Brian Epstein and George Martin the Two Biggest Reasons for The Beatles’ Success

Each week in my Facebook page I write a ROCK AND ROLL QUESTION OF THE DAY.  It might be a question something like:  Who do you believe were the two  people most responsible for the success of The Beatles?

I’m sure, almost everyone would answer John Lennon and Paul McCartney.  You can’t blame them, John and Paul wrote hundreds of songs.

But I think the most fortunate occurrence to have happened to the group was whenever Brian Epstein, who managed the record department at NEMS, heard about the recording of  “My Bonnie” by Tony Sheridan and The Beat Brothers.

  Image   Image

Kids were coming into his record store asking for the record.  Brian sold the dozen copies he ordered.  He then reordered 12 more dozen which promptly sold.

When Bill Harry told Brian the group was performing at The Cavern just a short distance from his store, Brian left to hear the group.  After seeing how the screaming kids where drawn to them, he knew he wanted to manage The Beatles.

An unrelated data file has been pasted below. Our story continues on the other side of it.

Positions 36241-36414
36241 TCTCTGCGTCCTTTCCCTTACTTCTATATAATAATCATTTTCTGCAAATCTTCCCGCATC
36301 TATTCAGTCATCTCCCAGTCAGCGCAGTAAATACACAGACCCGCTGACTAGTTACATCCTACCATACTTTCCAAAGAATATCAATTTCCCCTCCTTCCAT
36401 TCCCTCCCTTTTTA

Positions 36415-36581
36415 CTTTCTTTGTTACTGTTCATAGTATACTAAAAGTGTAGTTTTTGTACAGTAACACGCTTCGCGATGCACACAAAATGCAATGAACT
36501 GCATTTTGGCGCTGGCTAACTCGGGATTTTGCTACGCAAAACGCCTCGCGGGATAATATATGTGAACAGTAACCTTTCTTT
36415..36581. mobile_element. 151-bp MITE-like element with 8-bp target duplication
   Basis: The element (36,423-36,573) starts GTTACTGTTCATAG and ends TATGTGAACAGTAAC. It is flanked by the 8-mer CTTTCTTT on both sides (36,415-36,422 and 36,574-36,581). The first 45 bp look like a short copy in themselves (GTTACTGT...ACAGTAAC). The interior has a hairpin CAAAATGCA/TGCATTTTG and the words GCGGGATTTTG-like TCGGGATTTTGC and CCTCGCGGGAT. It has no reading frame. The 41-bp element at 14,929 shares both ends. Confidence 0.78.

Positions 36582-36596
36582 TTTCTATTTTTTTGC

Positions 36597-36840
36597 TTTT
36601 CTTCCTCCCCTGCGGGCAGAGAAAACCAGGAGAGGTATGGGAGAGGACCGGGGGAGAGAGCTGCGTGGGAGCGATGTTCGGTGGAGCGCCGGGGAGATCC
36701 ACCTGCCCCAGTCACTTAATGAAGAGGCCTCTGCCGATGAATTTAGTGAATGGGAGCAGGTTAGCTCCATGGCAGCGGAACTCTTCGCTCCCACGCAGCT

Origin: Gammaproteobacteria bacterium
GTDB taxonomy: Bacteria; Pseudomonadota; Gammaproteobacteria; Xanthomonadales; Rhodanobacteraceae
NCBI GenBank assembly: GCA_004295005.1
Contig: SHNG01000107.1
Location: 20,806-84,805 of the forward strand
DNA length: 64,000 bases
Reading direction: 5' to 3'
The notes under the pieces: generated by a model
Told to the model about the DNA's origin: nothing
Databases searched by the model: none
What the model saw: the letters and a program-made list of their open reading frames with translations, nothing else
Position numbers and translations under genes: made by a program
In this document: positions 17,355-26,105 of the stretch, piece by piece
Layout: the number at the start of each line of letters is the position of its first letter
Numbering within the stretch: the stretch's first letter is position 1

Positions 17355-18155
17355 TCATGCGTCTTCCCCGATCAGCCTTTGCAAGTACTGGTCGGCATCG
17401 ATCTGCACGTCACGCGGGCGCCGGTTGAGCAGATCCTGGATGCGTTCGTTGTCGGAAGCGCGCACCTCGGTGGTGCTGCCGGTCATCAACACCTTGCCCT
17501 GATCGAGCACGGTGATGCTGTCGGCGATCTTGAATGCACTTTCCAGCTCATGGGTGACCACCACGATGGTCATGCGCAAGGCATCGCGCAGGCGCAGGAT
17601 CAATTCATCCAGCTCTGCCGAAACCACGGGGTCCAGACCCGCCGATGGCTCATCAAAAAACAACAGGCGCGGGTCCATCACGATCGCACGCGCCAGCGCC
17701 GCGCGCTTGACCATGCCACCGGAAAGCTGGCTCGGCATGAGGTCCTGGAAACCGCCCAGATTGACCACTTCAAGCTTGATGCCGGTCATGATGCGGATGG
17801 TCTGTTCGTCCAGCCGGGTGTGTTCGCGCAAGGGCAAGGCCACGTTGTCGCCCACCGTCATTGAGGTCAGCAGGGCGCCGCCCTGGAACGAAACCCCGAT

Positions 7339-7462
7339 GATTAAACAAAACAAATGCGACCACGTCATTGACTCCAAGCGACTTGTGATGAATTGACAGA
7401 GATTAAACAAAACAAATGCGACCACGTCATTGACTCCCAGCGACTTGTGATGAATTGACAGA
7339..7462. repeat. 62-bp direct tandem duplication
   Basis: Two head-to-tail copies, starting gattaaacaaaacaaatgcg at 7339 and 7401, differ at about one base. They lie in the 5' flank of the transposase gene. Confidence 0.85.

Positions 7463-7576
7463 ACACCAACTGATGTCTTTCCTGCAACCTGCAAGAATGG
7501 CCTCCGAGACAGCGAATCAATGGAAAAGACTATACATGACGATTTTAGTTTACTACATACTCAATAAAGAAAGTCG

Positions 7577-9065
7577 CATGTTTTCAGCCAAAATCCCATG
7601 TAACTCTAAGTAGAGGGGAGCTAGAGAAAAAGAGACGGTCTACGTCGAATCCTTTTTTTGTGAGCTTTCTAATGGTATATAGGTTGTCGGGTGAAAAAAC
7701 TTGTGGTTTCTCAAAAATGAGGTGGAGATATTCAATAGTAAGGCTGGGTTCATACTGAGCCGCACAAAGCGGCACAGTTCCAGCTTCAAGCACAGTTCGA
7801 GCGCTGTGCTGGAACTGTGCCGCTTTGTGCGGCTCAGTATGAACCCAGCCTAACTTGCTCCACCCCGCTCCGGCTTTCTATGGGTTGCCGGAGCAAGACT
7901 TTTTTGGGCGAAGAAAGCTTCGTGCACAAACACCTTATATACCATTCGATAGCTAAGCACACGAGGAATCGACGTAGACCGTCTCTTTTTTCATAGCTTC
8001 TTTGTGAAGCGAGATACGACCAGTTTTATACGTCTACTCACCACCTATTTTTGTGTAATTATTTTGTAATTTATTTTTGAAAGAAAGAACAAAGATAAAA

Brian taught them simple things like how to dress, what to say on stage, to bow after each song etc.  But one of Brian’s most important accomplishments: after getting turned down by many record companies, was to make a record deal with George Martin.

George Martin was a not so successful producer at Parlophone, a division of the huge conglomerate at EMI.  Although he, as well as Brian had a classical music background, was producing mostly comedy LP’s.  Peter Sellers was one of his artists.

After listening to a few of The Beatles songs and not being too impressed, George thought he might take a chance with the young group.  There was something about their sound that intrigued him.  The fact that George Martin was not hugely successful at the time, was probably another one of the big breaks that came their way.  If George Martin had a lot of hits going for him, he might not have had the time to record The Beatles.

However, sometimes it seems that all good things may have to come to an end-unfortunately.

Around 1969 with the recording of Let It Be, there seemed to have been a falling out between the group and George Martin.

Brian died of an accidental overdose, it was believed,  on August 17, 1967 at age 32.  It was still early in the career of The Beatles and some people believed that he was the glue that held them together.  About three years later the group would break up.

Who do you think were the two biggest influences in the success of The Beatles?

Please like & share:

Tags: , ,

No comments yet.

Leave a Reply

Social media & sharing icons powered by UltimatelySocial